6. Using a rubber spatula, fold about one third of the egg whites into the floury mixture using very ample, delicate and regular movements in order not to knock any air out of the mixture.
  7. Start alternating the flour to the egg whites. Always make sure you sift your flour into the mixture and that the previous egg white or flour batch has been completely incorporated before you add anything else. The last addition should be flour.
  8. Pour the mixture into the prepared cake tin, level the top and bake for 45 minutes, by which time the top of the cake should be golden and the cake should have shrunk from the sides of the tin. Turn the oven off but do not remove the cake. Instead, leave it inside for another 5 minutes and only then remove it from the oven and let it cool on a wire rack. This prevents the fragile cake structure from collapsing when the temperature suddenly drops.
  9. To make the topping, whip the cream to soft peaks, then add the mint liquour and mix that in.
  10. Pour on top of the cooled sponge cake, then spread it around using a palette knife and decorate with the berries. If your cake is thicker than mine, you can even cut the cake into half and fill it with more cream and berries, much in the way you would do with a Victoria sponge cake.



Spinach and Walnut Malfatti

One of the many magazines I read (more or less) frequently is Food & Travel, mostly because it comprises my two favourite things in life. I have to admit it is slightly pompous in places and it does provide mostly insights and advice on places I probably never will go to, but looking at the pictures of green valleys and outstanding traditional and regional food does the trick for me anyway.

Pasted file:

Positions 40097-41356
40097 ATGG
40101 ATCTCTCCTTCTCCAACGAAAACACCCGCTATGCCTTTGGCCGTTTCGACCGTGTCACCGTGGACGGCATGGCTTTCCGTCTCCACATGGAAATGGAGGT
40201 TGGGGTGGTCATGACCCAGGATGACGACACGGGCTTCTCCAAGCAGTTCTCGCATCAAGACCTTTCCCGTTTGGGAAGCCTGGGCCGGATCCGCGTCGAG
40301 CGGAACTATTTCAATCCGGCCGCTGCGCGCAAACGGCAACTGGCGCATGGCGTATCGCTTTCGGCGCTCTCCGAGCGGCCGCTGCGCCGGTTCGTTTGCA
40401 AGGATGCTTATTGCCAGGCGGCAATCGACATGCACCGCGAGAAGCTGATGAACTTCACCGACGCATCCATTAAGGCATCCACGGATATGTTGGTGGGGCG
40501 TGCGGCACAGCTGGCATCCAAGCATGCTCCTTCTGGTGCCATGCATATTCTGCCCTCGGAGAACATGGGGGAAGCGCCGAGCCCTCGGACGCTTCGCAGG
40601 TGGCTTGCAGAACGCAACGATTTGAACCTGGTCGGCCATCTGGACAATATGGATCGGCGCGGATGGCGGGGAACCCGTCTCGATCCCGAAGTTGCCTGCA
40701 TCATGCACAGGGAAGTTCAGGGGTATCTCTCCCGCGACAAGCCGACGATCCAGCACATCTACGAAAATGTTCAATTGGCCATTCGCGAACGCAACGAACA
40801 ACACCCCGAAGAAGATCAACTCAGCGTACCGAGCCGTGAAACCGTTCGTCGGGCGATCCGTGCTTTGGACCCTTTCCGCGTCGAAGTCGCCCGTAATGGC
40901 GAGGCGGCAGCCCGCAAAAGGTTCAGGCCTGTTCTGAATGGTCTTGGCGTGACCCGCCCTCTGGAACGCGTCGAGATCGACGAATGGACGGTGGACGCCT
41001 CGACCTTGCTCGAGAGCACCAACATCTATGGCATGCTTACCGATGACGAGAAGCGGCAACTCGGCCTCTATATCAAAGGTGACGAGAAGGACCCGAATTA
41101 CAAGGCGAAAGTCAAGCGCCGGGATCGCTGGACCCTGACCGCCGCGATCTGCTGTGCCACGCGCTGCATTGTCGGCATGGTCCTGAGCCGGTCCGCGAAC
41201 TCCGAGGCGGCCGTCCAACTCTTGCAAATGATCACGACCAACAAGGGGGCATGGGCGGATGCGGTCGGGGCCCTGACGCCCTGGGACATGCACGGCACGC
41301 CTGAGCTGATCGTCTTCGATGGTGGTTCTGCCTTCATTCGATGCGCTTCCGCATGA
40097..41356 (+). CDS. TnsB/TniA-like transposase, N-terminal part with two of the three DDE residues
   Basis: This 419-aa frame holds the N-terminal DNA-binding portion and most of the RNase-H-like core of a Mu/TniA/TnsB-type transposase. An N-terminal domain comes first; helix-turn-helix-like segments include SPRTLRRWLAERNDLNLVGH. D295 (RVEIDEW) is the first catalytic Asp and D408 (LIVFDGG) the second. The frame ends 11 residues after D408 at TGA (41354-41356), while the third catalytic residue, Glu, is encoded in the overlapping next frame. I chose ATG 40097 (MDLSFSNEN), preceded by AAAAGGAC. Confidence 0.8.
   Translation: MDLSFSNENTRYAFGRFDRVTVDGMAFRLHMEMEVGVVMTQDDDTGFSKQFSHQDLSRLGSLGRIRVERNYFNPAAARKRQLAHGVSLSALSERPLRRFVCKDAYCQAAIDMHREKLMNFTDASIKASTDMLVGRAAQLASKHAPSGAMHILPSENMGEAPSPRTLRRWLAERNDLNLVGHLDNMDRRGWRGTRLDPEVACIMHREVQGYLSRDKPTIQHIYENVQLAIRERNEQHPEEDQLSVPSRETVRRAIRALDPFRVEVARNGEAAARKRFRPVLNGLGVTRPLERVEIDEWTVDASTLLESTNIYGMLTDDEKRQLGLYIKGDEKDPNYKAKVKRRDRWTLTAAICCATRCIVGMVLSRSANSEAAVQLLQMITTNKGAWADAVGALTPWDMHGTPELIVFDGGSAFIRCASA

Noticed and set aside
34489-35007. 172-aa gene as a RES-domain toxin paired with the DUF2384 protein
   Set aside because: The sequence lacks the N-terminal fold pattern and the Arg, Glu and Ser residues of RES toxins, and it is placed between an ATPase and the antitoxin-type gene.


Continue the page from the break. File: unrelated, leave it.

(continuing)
This is an Italian-inspired recipe. ‘Malfatti’ literally means ‘badly made’, mostly because these spinach balls will turn out very different one from the other and that is their charm. The name evokes a certain nonchalanche when preparing them which is typical Italian (or French, but that’s a different story altogether). They are very easy to make and provide instant comfort. Last note: these are served with a tomato salsa and Parmesan sprinkles. However, due to the flexible nature of malfatti (I sound like an engineer now), these will be fantastic even if you put them in a baking tray with some tomato sauce and bake them, more or less like you would do with lasagne.



Ingredients (for the malfatti)

  • 300g spinach
  • 20g butter
  • 250g ricotta
  • 100g Parmesan, finely grated
  • 3 tbsp corn flour
  • 50g walnuts
  • 1 whole egg
  • 1 egg yolk

Ingredients (for the salsa)

  • 100ml extra virgin olive oil
  • 4 tomatoes, peeled, deseeded and chopped into small pieces
  • 15g parsley, roughly chopped

Ingredients (for the sprinkles)

  • 50g Parmesan, finely grated
  • 1 tsp chilli powder
  • 1 orange, zest only


  1. Put the spinach in a large pan and pour over enough boiling water to cover. Add 1 tsp salt and bring to the boil, by which time the spinach will have wilted. 
  2. Drain and refresh under cold running water. Drain well, then squeeze out the excess water from the spinach. When done, chop finely and put on kitchen paper.
  3. Melt the butter over a low heat. Once it’s sizzling, sauté the spinach for 4 minutes, stirring often. Put in a colander and put to one side to cool completely. Put a large pan of water on to boil.
  4. Using a food processor, finely grind the walnuts. In a large bowl, combine them with the ricotta, Parmesan and corn flour. Stir in the spinach and season to taste with salt and pepper. Mix in the egg and the egg yolk.
  5. Scatter a baking tray with some flour and another with some oil.
  6. Mould the malfatti into small balls using your hands. Place them on the floured tray. When the water is boiling, throw in 1 tbsp salt and add some malfatti at a time to cook. Wait until the float back to the surface, pretty much like gnocchi. Scoop them out with a slotted spoon. Let them drain, then put them on the oiled tray.
  7. To make the salsa, warm the olive oil in a pan, then add the tomatoes and parsley. Season lightly with sea salt and  black pepper.
  8. To make the chilli Parmesan sprinkles, simply combine all three ingredients in a bowl.
  9. Serve the malfatti with some salsa e sprinkle with the chilli Parmesan.